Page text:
Completing the Last Mile

One of the things I get asked about a lot is at what point do you know if you’re ready to take the plunge and start running your online business or freelancing gig full time.  People all want to know at what point they can cast off the shackles of their regular job and start enjoying the freedom of being their own boss.

The obvious caveat that I’d like to start with is that I’m one of the biggest advocates you’ll come across for side hustling.  I know, I know… It’s boring and not very adventurous, but I think it’s also the safer play much of the time.  For most people, going all in on their business is a move that puts their family’s financial stability at risk and five-year failure rate of startup businesses is astronomical.

But let’s put aside my own bias and dire warnings and talk about when you know.

I think there are a few financial metrics that we need to talk about first.

You need to have enough free cash flow in your business to sustain it for at least three months.  That means that in your business’ bank account, you should have enough unencumbered cash to last three months running the assumption that you get zero revenue for that entire period.

You’re probably thinking, “Wow, that’s absurd, I’m running a successful business, I’ve got income coming in all the time, why would I need a three-month cash buffer?”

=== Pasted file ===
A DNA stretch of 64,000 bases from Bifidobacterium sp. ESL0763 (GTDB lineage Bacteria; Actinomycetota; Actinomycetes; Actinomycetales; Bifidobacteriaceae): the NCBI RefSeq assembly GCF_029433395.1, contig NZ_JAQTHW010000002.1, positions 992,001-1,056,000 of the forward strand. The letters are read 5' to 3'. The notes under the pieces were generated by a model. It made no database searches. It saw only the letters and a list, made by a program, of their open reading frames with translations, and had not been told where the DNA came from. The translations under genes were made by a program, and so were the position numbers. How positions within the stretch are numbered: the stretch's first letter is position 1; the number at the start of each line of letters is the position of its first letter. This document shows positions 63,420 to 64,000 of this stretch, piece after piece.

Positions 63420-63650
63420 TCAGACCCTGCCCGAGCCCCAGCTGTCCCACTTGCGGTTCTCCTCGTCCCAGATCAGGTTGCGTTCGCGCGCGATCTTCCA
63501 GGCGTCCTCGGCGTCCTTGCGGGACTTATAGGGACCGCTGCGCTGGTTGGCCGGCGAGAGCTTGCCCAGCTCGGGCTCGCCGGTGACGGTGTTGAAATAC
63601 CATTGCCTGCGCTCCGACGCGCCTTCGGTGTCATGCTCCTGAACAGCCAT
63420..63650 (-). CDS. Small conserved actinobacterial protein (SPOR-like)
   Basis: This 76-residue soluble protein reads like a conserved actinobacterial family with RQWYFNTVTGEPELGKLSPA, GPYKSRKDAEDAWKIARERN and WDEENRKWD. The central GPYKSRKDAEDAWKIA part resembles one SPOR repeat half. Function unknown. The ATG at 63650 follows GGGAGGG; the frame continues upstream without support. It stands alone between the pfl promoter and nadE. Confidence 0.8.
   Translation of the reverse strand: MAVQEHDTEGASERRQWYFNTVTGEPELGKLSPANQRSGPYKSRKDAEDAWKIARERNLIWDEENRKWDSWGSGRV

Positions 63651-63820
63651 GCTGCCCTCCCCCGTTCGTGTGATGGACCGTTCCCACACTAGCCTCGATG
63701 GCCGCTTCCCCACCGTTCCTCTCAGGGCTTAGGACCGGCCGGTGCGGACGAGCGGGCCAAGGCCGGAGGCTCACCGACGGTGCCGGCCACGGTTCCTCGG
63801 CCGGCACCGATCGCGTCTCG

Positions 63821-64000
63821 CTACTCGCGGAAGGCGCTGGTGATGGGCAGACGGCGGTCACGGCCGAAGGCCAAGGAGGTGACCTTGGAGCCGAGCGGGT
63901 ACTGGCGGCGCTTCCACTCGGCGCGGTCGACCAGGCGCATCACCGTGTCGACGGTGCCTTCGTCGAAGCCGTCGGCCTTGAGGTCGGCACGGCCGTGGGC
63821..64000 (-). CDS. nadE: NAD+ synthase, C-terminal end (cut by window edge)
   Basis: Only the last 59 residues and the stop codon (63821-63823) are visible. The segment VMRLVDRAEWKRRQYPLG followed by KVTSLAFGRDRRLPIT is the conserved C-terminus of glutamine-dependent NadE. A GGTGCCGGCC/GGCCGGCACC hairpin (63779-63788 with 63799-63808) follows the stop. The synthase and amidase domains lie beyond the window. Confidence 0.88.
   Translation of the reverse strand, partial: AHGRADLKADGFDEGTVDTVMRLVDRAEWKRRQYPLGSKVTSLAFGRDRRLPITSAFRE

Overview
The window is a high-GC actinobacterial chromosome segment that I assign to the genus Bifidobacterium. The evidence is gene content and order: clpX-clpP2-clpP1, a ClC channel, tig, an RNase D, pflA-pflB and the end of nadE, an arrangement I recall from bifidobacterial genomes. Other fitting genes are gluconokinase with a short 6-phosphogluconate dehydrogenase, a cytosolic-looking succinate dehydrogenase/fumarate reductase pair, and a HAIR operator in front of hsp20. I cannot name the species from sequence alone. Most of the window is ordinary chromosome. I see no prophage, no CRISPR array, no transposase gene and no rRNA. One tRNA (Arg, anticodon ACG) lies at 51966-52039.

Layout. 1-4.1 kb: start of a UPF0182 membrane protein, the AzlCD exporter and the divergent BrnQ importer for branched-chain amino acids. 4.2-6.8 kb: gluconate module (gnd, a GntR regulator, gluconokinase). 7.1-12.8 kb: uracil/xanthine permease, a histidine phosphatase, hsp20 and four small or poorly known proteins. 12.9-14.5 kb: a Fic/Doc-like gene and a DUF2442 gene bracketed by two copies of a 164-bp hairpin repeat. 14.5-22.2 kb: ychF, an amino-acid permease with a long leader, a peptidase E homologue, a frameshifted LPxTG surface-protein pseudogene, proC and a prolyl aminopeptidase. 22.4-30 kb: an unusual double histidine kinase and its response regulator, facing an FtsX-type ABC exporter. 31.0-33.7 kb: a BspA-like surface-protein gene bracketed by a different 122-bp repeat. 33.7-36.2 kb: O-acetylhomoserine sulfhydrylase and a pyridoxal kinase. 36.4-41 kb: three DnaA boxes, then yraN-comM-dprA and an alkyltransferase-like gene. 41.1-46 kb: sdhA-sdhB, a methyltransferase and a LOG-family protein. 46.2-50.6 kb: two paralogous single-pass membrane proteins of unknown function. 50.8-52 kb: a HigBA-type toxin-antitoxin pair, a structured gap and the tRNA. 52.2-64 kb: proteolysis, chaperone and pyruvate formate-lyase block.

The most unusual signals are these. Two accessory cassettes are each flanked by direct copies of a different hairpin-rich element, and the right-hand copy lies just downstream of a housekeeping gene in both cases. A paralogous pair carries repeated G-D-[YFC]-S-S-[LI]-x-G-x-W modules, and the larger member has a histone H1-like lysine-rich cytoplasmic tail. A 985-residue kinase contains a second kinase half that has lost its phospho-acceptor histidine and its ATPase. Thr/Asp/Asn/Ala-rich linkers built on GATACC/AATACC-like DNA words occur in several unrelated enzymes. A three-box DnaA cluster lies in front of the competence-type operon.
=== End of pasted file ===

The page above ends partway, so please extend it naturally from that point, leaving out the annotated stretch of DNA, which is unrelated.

There’s a bit of history and logic to this.

Most online business owners and freelancers get paid through PayPal and/or Stripe.  These companies can and do freeze your money.  I’ve lost count of the number of people over the years who I’ve seen PayPal just put a six-month, 100% rolling reserve on with no chance for appeal – literally, they hold your money for six months and then start paying it out to you daily.

More recently, the reserves they employ are a little less onerous: they can be 90-day rolling reserves of somewhere between 10% and 25% of your daily earning, minimum reserves of a set cash amount (often times $5000, but I’ve seen as high as $100,000) and a jumpstart reserve where they just take and hold a set amount of money indefinitely.

If you operate on 25% margins and PayPal institutes a 90 day, 25% rolling reserve, how much free cash will you be spinning off during that initial reserve period?

Yeah, zero… That’s why having that three-month buffer in unencumbered cash is critical as a safety net.

If you’re not familiar with the term “unencumbered”, it just means that the money isn’t spoken for or committed for another purpose.

The second metric that I think you should shoot for is a personal “reserve” fund in your bank account.  There are lots of names for this set of savings, but I like to consider it runway.

I think you should have six months of your current income stashed away in a separate “rainy day” bank account.  I’m not a financial advisor, but I’d also consider a rolling 30, 60 or 90-day term deposit because the money is “less” accessible and you get a higher rate of interest but in a pinch, it’s still liquid.

This kind of goes hand in glove with the first one – if something goes wrong that is outside of your control in the business and it stops spinning off an income for a month or two, you have this runway to fall back on.